I've taken the scans down. But I think they need an official online home. Here's the mail I sent to Isobel McKenzie Price
Many thanks for your note. Apologies for not replying sooner, I've been away for a long weekend.
I've taken the scans down this morning. I understand your issues and the principles of copyright, but I believe that as:
- I'm not making any money out of this
- I'm not depriving you of any money
- no-one can make any money from the scans (too poor quality), and
- no-one has said or inferred anything damaging about Homes and Gardens
...you're being slightly over the top.
These are interesting and important historical documents. As you are clearly aware. They should be widely available for as many people as possible to learn from them. That they can be, instantly, is one of the great beauties of the internet.
I'm afraid as well, that simply getting them taken off my site is unlikely to be the end of it. These are digital files. They have been seen by thousands of people. It is incredibly easy for people to copy them and put them up on their site anywhere in the world. As of now, I have no idea how many versions there might be on the web.
My suggestion to you is this: you should either find or provide an official online home for these scans, where they can be made available with all the copyright information made clear. If not your own site, there might be other online publishers interested.
I will be happy to provide you with a much clearer set of scans for you to use.
That way will satisfy both our requirements, namely: to keep them within the public view, and within the law.
You will also seem like a very benign and enlightened media owner. And there can be no harm in that.
I look forward to hearing from you.
The editor Homes and Gardens, Isobel McKenzie-Price, asked me to take down the At Home with Hitler spread.
Dear Mr Waldman
Thank you for your email of 2nd September and for the link to your website. While I personally do appreciate the spirit in which you sent it to me, as a representative of IPC Media I am concerned to prevent the unauthorised reproduction of IPC's material, whenever it was originally published. This piece, text and photographs is still in copyright and any unauthorised reproduction is an infringement of copyright. In the circumstances I must request you to remove this article from your website. Sorry that I had to take this stance, but am sure you will appreciate the legal situation.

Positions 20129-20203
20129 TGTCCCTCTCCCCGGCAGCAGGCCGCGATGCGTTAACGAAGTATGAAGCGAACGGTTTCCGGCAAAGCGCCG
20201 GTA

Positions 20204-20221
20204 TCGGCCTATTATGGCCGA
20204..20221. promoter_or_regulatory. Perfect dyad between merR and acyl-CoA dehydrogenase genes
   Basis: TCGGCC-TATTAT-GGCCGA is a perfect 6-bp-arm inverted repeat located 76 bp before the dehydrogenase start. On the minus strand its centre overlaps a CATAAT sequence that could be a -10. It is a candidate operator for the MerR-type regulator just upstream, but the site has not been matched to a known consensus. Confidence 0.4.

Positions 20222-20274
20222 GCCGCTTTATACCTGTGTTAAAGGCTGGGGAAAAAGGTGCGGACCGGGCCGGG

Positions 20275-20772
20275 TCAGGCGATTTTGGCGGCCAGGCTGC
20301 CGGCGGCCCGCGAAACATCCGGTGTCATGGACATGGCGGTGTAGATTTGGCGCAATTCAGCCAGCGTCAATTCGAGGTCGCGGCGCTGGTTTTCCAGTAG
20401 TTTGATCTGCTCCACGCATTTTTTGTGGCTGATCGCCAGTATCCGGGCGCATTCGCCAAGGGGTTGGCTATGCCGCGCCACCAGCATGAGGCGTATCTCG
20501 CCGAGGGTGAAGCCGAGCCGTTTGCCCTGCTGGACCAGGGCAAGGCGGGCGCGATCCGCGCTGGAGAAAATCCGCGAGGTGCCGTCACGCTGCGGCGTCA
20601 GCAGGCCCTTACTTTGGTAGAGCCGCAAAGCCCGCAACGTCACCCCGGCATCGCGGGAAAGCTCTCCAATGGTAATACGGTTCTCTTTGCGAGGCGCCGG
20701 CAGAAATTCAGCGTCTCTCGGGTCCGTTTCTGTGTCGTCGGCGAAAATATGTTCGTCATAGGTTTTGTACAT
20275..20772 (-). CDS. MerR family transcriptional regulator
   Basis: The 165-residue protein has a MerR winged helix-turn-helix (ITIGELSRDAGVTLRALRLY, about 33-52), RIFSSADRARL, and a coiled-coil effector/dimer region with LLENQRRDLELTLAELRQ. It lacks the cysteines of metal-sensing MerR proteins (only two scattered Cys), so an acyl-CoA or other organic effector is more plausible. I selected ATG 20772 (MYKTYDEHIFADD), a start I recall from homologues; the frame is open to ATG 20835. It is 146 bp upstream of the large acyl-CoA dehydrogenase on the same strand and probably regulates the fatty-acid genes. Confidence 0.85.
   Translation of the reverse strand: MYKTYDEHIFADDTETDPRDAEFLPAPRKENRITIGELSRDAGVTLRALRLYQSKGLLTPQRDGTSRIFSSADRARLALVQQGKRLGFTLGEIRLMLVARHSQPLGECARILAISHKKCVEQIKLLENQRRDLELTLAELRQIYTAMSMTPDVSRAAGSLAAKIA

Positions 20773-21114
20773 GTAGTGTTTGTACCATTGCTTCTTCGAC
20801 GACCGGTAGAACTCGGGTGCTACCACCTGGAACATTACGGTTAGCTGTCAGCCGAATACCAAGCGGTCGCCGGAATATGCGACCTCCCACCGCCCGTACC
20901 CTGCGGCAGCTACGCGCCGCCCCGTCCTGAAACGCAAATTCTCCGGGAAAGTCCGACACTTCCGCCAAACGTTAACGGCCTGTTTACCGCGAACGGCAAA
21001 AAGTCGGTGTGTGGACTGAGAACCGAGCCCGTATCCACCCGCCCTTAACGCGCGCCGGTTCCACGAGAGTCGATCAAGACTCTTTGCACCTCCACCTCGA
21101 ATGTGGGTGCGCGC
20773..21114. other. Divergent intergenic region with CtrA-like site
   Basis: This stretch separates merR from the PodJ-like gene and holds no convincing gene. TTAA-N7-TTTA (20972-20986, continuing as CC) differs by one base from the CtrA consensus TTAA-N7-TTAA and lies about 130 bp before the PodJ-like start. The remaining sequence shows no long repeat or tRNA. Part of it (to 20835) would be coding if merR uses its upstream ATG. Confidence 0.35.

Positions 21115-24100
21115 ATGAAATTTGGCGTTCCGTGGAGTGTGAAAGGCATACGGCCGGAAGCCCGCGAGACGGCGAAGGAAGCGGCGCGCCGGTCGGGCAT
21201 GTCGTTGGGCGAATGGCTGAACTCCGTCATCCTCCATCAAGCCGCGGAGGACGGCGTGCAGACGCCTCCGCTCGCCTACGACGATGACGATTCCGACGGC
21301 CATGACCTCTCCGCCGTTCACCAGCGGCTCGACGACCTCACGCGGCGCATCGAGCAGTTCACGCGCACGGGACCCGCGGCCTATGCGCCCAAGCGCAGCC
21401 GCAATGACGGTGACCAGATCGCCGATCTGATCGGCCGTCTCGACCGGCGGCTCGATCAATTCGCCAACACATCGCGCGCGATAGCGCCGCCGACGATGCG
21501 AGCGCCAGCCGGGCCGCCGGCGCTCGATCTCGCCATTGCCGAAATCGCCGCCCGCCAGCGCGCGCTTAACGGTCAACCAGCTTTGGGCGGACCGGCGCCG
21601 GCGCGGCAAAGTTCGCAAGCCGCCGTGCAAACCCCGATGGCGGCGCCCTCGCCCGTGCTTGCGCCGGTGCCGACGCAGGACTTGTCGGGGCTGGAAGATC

Unfortunately, I am away at the moment, and can't get proper web access, I can't remove it from the site...it will be going down soon. I hope no-one mirrors it in the meantime.
At home with Hitler, the scans I made of the 1938 Homes and Gardens feature on Hitlers lovely new mountain home, has gone ballistic.
Following links from WhatReallyHappened, and MilkandCookies, it is now doing about 10 times as many page impressions as my weblog..and, frankly, I'm going to have to mirror it on some other servers to save myself from busting the Typepad bandwidth allowance.
The magazine actually belongs to my father-in-law. He has kept it for fifty years because it has a photo story of a house that his father designed. He never realised that the Hitler article was in it. In fact, he was rather shocked when I flicked through the magazine and found it.
I'm slightly nervous about putting out there...as you never know what fans Hitler related content might find online. I was particularly nervous to find out that revisionist historian David Irving (yeugh) has put a copy of it up on his site (without asking my permission of course).
When I have time, I'm also going to get in touch with Homes and Gardens...to see whether they have any record of it.
As a historical document though, it is fascinating. We hear a lot about how the British upper and upper middle classes felt that 'that Hitler chap had some very good ideas'...but it's only when you see it in this almost comically fawning form that you realise how someone who can seem utterly abhorrent with hindsight can appeal to people at the time.
Hence, at various times we have supported Saddam and Apartheid and Ceaucescu to name but a few.